Growth, Development and Inclusive Growth

GrowthVery often Growth and Development are used interchangeably like synonyms. Till 1960’s there was no difference between the two terms. However, off late it is realized that economic development is a boarder term than economic growth. In 21st century the novel terms like “inclusive growth” and “sustainable development” are also coined, thus it is necessary to know the technical differences between these terms and differentiate them from each other.

Economic Growth

It’s a quantitative term. It reflects the increase or decrease in the value of goods and services produced in comparison to a reference period. For example an annual growth of 3% of a country means that the value of goods and services produced   in the country this year is 3% more vis-à-vis that of last year. Economic growth can be measured in following two ways:

  •  An increase/decrease in real GDP occurring over a period of time.
  • An increase/decrease in real GDP per capita occurring over time.

The concept of "Growth" suffers from the following limitations:

  • It gives only an aggregate picture of increase and decrease in production of goods and services.
  • Most importantly it’s silent on the distribution pattern of the income arising from the production of the goods and services especially to the disadvantageous and marginalized section of the society.

Economic Development

Development is a qualitative term. In normal parlance this term just not takes into account, the increase in the goods and services produced over a period of time but also account for their mode of production and for their equitable distribution in the society.  Thus whereas economic growth merely refers to a rise in output, economic development implies changes in technological and institutional organization of production as well as distributive pattern of income.

Traditionally it was believed that the benefits from the rapid growth in overall and per capita GNP would gradually “trickle down” to all the strata of the society. This would result in equitable distribution of the economic and social benefits of growth resulting in up gradation respective living standards of all the sections in the society. Therefore the focus was on “rapid growth” and the concepts of growth and development were used interchangeably.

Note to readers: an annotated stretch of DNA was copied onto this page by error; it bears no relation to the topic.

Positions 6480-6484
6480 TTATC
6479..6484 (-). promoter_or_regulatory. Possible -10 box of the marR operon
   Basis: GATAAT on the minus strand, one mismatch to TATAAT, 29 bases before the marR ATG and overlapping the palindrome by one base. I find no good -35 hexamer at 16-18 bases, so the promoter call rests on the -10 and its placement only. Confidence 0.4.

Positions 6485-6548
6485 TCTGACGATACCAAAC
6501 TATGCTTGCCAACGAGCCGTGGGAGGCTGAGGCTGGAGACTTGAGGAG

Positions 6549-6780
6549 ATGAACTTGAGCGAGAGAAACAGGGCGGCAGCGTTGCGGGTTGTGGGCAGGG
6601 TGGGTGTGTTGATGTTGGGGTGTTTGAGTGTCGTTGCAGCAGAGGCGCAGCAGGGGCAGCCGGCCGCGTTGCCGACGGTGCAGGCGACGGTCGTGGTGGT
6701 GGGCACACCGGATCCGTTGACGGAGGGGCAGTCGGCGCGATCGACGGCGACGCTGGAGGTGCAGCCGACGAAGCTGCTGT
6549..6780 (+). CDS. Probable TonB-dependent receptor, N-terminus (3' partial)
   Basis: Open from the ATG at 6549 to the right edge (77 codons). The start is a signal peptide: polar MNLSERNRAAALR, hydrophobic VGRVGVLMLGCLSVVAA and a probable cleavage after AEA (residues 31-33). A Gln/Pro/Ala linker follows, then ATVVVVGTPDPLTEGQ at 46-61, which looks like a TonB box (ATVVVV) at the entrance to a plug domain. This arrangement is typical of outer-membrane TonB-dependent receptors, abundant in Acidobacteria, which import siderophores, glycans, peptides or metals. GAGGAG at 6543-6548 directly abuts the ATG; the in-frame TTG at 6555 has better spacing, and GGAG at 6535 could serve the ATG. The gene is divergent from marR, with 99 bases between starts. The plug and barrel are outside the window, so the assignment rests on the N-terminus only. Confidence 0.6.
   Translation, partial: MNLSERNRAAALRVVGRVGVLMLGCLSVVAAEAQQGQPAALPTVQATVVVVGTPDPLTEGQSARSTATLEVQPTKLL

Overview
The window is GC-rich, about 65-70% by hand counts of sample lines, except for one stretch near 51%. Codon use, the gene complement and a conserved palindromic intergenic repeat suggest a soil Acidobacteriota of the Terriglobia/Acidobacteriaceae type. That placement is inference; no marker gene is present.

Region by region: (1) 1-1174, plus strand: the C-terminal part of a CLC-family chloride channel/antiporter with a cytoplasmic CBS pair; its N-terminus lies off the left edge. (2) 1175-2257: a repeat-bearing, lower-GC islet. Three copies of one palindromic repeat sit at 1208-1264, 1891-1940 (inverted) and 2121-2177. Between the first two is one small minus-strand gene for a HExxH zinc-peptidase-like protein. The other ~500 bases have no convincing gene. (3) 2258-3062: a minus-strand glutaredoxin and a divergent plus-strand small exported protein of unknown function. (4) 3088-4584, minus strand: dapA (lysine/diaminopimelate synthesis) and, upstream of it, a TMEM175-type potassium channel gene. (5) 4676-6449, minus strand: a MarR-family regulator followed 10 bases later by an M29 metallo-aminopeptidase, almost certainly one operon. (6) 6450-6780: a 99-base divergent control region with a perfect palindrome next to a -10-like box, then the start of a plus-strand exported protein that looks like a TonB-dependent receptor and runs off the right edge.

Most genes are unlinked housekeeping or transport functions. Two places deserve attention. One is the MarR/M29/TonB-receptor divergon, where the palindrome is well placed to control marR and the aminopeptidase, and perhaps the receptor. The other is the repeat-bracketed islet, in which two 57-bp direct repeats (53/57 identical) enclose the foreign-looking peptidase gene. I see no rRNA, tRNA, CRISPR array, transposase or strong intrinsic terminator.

During 1950s and 1960s many of the Third World Nations did realize the respective economic growth targets. However the living standards of bulk of population in these countries, especially that of the disadvantageous sections, did not change. As a result the “trickle down” theory was discarded, and following conclusions were drawn:

  1. Growth is necessary but not sufficient condition for development.
  2. Markets inherently are not people friendly, thus regulations are required to make them people friendly and development oriented.
  3. Government interventions are essential for equitable distribution of income.

Inclusive Growth

The concept of economic development talks about increase in the income levels of the masses in general and excluded groups in particular. However, for eradication of poverty, income inequalities and unemployment in the long run it is necessary that the interventions for augmentation of income level are sustainable in the long run.

The inclusive growth approach takes a longer term perspective as the focus is on the productive employment rather than on direct income redistribution, as a means of increasing incomes for excluded groups. In the short run, governments could use income distribution schemes to increase the income level of poor, but transfer schemes cannot be an answer in the long run and can be problematic also in the short run.

Inclusive growth focuses on the following parameters:

  • It focuses on both the pace and pattern of growth. The way growth is generated is critical for accelerating poverty reduction.
  • It focuses on productive employment rather than income redistribution. Hence the focus is not only on employment growth but also on productivity growth.

Sustainable Development

Sustainable development incorporates the dimension of ecology and environment protection. The strongest argument for protecting the environment is the ethical need to guarantee the future generations opportunities similar to the ones availed by the previous generations. It talks about intergenerational and intra generational equities.

Sustainable Development envisions increasing the economic growth and translating it into improvements in human lives, without destroying the ecology to protect the opportunities of future generations.

The following table distinguishes the four terms






Focus Area


Key Features





Focus on rapid increase of outputs.



Profits and People

Not just outputs but also the distribution of these outputs to people


Inclusive Growth

Profits and People

Not just output and distribution of outputs, but also the pattern of distribution and income of people.


Sustainable Development

Profits, People and

Planet (Environment)

Takes into account the environment protection as well.


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